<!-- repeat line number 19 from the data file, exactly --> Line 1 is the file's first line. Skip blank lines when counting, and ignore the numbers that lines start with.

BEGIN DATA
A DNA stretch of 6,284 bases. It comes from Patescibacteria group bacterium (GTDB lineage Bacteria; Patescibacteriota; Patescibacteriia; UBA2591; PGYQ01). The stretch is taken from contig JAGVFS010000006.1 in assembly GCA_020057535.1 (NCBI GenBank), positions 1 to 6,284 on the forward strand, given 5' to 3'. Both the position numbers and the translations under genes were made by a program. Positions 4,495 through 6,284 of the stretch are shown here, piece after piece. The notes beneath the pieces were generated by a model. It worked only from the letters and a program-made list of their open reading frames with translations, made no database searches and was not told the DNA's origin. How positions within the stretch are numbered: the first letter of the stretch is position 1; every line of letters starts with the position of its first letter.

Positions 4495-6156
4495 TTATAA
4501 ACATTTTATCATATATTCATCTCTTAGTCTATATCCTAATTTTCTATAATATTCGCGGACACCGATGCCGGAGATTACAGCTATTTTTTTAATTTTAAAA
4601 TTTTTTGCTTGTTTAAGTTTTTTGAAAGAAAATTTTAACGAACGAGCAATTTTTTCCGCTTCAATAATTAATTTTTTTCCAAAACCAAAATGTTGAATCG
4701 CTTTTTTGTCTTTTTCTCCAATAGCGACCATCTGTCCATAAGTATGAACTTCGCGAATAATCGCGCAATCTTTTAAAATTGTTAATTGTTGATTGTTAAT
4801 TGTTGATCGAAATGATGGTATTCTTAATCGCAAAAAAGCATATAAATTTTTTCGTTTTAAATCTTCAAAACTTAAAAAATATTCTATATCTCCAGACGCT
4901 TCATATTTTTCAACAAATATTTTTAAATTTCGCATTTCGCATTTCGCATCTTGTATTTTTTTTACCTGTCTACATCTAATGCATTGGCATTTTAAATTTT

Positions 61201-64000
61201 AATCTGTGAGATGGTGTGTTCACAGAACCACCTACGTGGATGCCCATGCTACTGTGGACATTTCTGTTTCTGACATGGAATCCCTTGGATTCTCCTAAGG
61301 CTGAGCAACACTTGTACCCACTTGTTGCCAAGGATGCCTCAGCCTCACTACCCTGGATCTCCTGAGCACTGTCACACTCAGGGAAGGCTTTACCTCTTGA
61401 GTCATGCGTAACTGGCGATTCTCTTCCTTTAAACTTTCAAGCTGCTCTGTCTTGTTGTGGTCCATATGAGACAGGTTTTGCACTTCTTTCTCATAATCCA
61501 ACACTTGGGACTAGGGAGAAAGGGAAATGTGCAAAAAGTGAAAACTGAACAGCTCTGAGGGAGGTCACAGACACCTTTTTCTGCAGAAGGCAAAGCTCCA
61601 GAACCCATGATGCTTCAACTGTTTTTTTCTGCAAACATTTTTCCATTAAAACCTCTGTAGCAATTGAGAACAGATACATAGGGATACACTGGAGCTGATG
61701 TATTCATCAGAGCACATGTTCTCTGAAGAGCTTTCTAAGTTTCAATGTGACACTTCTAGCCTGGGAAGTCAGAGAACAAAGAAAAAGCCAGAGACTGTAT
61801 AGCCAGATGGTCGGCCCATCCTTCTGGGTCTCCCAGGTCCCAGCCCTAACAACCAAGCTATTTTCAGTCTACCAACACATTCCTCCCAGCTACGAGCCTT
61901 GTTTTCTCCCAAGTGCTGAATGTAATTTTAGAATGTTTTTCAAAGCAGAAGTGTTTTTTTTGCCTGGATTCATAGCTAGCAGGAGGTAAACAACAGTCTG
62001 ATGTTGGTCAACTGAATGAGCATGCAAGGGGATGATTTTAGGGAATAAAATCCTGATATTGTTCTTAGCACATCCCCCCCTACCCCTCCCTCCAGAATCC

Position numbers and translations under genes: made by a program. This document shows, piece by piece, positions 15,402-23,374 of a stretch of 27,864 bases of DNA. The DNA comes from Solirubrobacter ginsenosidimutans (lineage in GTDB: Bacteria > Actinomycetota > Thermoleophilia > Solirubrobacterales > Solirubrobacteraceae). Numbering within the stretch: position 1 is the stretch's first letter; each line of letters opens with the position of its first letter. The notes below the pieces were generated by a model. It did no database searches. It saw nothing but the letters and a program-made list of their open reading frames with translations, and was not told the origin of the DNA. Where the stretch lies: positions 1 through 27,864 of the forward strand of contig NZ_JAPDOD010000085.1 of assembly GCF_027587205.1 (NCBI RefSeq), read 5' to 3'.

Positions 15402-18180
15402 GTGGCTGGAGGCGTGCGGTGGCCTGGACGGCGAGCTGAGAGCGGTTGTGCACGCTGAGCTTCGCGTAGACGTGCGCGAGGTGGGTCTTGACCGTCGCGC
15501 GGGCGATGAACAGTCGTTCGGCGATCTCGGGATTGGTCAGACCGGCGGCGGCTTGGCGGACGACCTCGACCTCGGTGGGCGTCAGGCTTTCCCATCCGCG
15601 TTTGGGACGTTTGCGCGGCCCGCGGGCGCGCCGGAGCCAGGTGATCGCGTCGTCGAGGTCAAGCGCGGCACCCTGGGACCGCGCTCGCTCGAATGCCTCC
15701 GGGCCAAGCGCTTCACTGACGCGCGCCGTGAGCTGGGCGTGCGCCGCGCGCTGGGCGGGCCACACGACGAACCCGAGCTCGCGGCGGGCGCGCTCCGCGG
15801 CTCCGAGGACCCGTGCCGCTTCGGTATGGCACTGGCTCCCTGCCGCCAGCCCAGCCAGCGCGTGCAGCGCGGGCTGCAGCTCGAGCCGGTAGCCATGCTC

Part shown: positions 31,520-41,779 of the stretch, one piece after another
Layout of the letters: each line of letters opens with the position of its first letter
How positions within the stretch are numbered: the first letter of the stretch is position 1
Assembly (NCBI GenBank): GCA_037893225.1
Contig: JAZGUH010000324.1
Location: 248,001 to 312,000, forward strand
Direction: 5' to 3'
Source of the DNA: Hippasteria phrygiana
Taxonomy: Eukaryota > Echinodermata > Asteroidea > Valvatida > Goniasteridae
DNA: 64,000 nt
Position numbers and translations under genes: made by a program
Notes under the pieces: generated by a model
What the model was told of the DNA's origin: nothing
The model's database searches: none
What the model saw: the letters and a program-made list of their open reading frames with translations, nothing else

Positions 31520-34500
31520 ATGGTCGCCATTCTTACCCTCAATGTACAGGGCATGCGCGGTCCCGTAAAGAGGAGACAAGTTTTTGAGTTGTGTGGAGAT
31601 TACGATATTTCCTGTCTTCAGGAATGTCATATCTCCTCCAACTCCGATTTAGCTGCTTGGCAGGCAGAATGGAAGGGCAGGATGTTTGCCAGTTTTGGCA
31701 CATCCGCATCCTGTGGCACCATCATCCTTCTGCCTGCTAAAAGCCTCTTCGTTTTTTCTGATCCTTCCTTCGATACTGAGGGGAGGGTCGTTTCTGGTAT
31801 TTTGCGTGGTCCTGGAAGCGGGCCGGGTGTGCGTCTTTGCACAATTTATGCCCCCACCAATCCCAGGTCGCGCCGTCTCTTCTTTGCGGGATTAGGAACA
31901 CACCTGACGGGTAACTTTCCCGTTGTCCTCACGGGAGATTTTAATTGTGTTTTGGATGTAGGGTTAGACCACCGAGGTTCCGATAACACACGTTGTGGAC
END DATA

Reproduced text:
Position numbers and translations under genes: made by a program. This document shows, piece by piece, positions 15,402-23,374 of a stretch of 27,864 bases of DNA. The DNA comes from Solirubrobacter ginsenosidimutans (lineage in GTDB: Bacteria > Actinomycetota > Thermoleophilia > Solirubrobacterales > Solirubrobacteraceae). Numbering within the stretch: position 1 is the stretch's first letter; each line of letters opens with the position of its first letter. The notes below the pieces were generated by a model. It did no database searches. It saw nothing but the letters and a program-made list of their open reading frames with translations, and was not told the origin of the DNA. Where the stretch lies: positions 1 through 27,864 of the forward strand of contig NZ_JAPDOD010000085.1 of assembly GCF_027587205.1 (NCBI RefSeq), read 5' to 3'.